You have to let players win some arguments sometimes. But you get to pick which ones.
When whatever they're arguing in favour of suits your adventure plans, let them get away with it. When they argue for something that would actually make life difficult for them, let them have it. It doesn't need to be deadly or vindictive - just something that raises complications or puts obstacles in their path is worth doing. After all, overcoming difficulties is what makes a game challenging and entertaining.
And this way the players can feel good about being right at the same time as they make their own lives more difficult.
Commentary by memnarch (who has not seen the movie)
Oh, I... guess that having the fighter damaged is still Jim's plan, so he never wanted to outrun it in the first place. That said, he was lucky enough to be able argue how he wanted to interact with the missile. "If I roll low, the attack misses," that would work pretty well as long as the option of "the damage is worse than expected" isn't on the table. If the GM isn't feeling generous, it'd be just as likely to take out the cockpit instead of zipping past harmlessly.
I do have to say I was a bit surprised the missile didn't completely hole the ship given where it exploded before catching myself and remembering that narrative physics are in play. Star Wars ships are likely made out of superstrong materials anyway, and these new TIE fighters have been shown to be a lot better made than the old style.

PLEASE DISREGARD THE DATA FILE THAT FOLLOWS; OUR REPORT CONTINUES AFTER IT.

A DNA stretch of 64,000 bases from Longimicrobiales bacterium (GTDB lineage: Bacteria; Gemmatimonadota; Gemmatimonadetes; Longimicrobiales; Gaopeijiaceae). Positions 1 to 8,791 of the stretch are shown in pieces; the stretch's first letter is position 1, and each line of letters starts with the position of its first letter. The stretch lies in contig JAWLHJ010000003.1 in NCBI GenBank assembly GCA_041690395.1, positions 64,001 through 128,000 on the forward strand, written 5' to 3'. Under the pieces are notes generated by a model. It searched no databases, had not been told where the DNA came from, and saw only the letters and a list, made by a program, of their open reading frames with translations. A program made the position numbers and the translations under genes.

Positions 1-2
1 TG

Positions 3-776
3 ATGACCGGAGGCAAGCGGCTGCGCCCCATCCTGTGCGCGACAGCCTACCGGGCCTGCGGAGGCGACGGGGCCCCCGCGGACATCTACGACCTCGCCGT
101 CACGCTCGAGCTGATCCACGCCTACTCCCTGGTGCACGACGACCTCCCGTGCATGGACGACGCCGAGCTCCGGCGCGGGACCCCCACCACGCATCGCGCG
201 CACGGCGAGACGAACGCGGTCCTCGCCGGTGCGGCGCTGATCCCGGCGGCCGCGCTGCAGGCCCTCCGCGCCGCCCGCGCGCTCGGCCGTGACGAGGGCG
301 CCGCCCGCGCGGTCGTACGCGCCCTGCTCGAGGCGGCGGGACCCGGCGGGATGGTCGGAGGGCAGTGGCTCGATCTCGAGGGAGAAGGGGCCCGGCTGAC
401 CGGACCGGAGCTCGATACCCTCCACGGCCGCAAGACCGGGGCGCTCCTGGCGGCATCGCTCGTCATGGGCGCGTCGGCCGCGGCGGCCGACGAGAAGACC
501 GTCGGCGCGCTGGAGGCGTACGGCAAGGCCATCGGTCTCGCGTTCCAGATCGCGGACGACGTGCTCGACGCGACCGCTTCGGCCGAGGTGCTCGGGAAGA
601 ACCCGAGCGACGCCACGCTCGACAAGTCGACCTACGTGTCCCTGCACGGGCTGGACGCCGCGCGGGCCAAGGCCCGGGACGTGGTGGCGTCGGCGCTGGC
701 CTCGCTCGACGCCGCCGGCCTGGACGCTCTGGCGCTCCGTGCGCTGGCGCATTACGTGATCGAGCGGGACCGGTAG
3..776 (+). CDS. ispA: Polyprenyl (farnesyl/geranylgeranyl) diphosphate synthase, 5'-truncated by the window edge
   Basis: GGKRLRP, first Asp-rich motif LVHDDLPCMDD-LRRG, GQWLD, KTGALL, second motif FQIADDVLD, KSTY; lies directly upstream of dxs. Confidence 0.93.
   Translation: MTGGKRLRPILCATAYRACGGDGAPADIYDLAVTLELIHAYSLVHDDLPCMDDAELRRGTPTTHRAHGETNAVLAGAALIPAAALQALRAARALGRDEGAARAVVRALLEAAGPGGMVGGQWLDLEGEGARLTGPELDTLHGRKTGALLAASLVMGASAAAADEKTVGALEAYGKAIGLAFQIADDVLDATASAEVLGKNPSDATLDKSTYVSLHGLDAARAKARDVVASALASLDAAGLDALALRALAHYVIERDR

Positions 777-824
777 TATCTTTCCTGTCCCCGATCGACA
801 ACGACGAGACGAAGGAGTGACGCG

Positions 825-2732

Of course, now they've traded a potential future problem of believability for a much more immediate problem. The fighter has to still be able to deliver Poe and Finn safely to the ground, so I'm guessing the fighter isn't actually damaged to the point where it can't recover from the hit, but it won't be easy. Poe's probably going to need a few more lucky rolls to slow down and pull out out of this spin, or at least to get below orbital speed. To borrow from another webcomic, the number of safe run away options above Mach 1 are very limited.
Commentary by Keybounce (who has not seen the movie)
It's actually not that crazy to say that rolling low means that the attack misses.
You are using your Piloting skill to get a controlled hit that doesn't destroy you. A high roll means success - you got a clip, and are intact. A low roll would mean you pulled away too soon, and got nothing.
Now, a really low roll would be something else. A "really low roll", abbreviated as "re-roll", would mean that you didn't pull away or control the hit. So if you get a "re-roll", then you use your Jedi re-roll, or your character re-roll.
Poe: We still want the fighter to be damaged.
Poe: I’ll let a missile get real close, and then swerve at the last moment.
Finn: That’s insane!
Poe: Yeah! They’re playing right into our hands!
GM: Piloting roll.
GM: Good job. You dodge the missile.
Poe: No, I want it to wing us! If I rolled low it would have missed completely.
GM: Er... Okay. The missile takes out a stabiliser and you spiral down towards Tatooine.
Rey: “If I roll low, the attack misses.” I’m definitely saving this one.